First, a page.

Last spring I traveled to London. I drank coffee at Costas, saw the Blue Chicken at Trafalgar Square, broke my camera while photographing a Roman tiara at the British Museum, and purchased at least 20 books during frequent visits to Skoob, Foyles, and the London Review Bookshop.
The local newspaper reports that Midwestern tourists are annoyed at having bought expensive tickets to exotic places when the weather this spring is gorgeous right here. (I’m staying home.)
Nonetheless, I am recommending Spring Break reading for y’all. If you’re flying from O’Hare (and God help you if you are), your plane will be late or canceled or rescheduled and you will be there for five hours before you get on the f—g plane. When the stewardess offers you free drinks, a disgruntled passenger will shout, “Seriously? Just get us home.”
I hope you brought some books with you.
First up, Katie Fforde’s Love Letters.
Do you love to laugh? Of course you do. Fforde writes high-end chick lit that borders on literary fiction. I chose this novel because the heroine, Laura Horsley, is a voracious reader who works at a bookstore. Unfortunately, this bookstore is about to close.
When barracuda agent Eleanora Huckleby shows up at a client’s reading at the bookstore, she is impressed by Laura’s critical knowledge of contemporary fiction and organizational skills: Laura organizes the readings. And so she manipulates Laura into helping organize a new literary/rock festival (something like Gloucester). Laura travels to Ireland to beg their favorite writer, Dermot, to give a reading at the festival. He tells her at the pub that he will go if she sleeps with him. Laura is so drunk that she agrees but falls asleep immediately Technically she has slept with him, but she can’t remember if they had sex. (They didn’t.)
To make this comedy even more delicious, Dermot is so smitten with Laura that he comes to England to teach a week-long writing course, and deviously arranges for her to be his assistant. He insists that Laura screen the manuscripts (most are dreadful and very few have a plot) and work as his assistant during the course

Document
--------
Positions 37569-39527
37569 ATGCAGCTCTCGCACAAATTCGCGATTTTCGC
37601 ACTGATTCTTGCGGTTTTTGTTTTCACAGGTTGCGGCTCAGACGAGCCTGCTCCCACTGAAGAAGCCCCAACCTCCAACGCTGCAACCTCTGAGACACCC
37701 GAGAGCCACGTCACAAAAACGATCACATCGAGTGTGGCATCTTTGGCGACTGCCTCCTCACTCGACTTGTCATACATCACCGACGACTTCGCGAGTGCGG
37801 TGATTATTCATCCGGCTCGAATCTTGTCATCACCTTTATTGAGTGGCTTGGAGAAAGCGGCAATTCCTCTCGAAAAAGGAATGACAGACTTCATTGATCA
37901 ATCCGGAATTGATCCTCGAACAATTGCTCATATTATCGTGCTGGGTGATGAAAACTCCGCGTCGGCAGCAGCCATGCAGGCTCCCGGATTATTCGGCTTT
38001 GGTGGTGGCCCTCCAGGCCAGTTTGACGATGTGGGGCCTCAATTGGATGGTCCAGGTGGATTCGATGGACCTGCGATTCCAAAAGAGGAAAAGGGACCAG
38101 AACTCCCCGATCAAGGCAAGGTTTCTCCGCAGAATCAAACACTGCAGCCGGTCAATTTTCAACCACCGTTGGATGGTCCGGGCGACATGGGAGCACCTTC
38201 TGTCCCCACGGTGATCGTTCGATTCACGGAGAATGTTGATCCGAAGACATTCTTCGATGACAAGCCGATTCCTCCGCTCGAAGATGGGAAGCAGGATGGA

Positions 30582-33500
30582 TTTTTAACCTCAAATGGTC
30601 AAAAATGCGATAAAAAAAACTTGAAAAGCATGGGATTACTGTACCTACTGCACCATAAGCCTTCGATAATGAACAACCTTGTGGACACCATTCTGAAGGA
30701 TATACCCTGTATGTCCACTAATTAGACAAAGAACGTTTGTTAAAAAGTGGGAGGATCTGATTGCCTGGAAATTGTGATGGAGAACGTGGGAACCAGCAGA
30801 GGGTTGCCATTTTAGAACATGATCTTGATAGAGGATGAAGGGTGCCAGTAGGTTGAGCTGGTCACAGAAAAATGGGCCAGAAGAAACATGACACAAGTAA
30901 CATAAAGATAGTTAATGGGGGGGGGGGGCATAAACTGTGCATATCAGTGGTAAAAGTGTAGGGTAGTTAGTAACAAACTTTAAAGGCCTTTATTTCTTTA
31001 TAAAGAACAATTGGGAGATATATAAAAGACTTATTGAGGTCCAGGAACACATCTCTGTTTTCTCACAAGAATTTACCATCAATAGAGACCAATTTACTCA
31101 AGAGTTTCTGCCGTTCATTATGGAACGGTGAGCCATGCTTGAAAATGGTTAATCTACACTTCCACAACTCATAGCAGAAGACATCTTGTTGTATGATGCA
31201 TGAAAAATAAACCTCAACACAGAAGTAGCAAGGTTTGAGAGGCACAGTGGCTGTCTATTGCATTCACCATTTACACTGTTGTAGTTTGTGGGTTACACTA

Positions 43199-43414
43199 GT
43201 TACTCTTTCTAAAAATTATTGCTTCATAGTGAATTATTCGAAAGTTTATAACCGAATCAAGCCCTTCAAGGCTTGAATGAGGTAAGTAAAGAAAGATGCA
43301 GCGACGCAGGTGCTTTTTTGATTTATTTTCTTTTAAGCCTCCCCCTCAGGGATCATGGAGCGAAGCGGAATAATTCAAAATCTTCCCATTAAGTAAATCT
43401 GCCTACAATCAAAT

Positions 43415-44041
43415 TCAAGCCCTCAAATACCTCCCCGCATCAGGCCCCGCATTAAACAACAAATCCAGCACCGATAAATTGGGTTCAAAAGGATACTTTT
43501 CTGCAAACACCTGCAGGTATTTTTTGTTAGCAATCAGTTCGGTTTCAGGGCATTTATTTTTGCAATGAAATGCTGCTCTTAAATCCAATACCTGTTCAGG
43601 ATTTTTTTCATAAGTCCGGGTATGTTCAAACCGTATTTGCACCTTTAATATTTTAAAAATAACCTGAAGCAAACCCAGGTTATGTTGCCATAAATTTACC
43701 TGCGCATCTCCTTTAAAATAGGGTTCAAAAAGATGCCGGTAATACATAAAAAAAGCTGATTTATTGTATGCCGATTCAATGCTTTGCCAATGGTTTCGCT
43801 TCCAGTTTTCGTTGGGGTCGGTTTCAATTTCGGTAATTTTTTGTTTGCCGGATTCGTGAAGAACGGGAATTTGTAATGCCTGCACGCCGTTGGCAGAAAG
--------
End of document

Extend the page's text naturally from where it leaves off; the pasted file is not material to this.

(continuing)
When Dermot asks her if she understands how much a PR glitch interferes with his creativity, the prim Laura suddenly says,
No, because, thank the Lord, I’m not a creative person. I’m just the little Jane Eyre character who makes it all possible for you pathetic, irritating, solipsistic, up-themselves “creative people”!
Second up, Venedikt Erofeev’s Moscow to the End of the Line.
How do you feel about Russian satire? This short Russian classic, written in 1969 and published in Europe in the ’70s but not in the Soviet Union till 1989, is a hilarious-sad send-up of Russian life, literature, alcoholism, and the Kremlin. I love it so much that I intend to reread it shortly.
The hero-writer, who is coincidentally named Venedickt Erofeev, has been kicked out of his job as a foreman of cable fitters, beacause he spent his work hours drinking and graphing the employees’ drinking, and a colleague sent the graphs to headquarters. Disgraced and drunk, Venedickt takes a train journey from Moscow to Petushki: he says he wants to see his new lady-love and his sickly child
But he begins with the Kremlin.
Everyone says, ‘The Kremlin, the Kremlin.” I hear about it from everybody, but I’ve never seen it myself. How many times (thousands) I’ve walked, drunk or hung over, across Moscow from north to south, east to west, from one end to the other, one way or another, and never did I see the Kremlin.
The circular emphasis on the Kremlin in the first paragraph–it is named in the first and last sentence– anticipates the circular journey Venya is about to make from Moscow to Petuskhi and back to Moscow–and the Kremlin. With a suitcase full of liquor, he drinks heavily in the vestibule of the train and chats to other drunken passengers. They often mention Pushkin, Gogol, and Turgenev (one of his and my favorite Russian writers) and in fact the passengers decide to recreate Turgenev’s First Love, which begins with the characters taking turns turns recounting stories of their first love.
Venedikt makes some jokes about First Love.
Of course,” I added, “in Turgenev it’s a little bit different, in Turgenev, they all get together around the hearth, in top hats, holding jabots in outstretched hands. Oh well, OK, even without the hearth we’ve got something to warm up with. And what do we need with jabots? Even without the jabot we can’t see straight.”
By the way, on the train he also talks to angels and Satan..
The slangy, very readable, entertaining translation is by H. William Tjalsma (European Classics, Northwestern University) . I loved it. And I hope I’ll find something else by Erofeev at a used bookstore one of these days.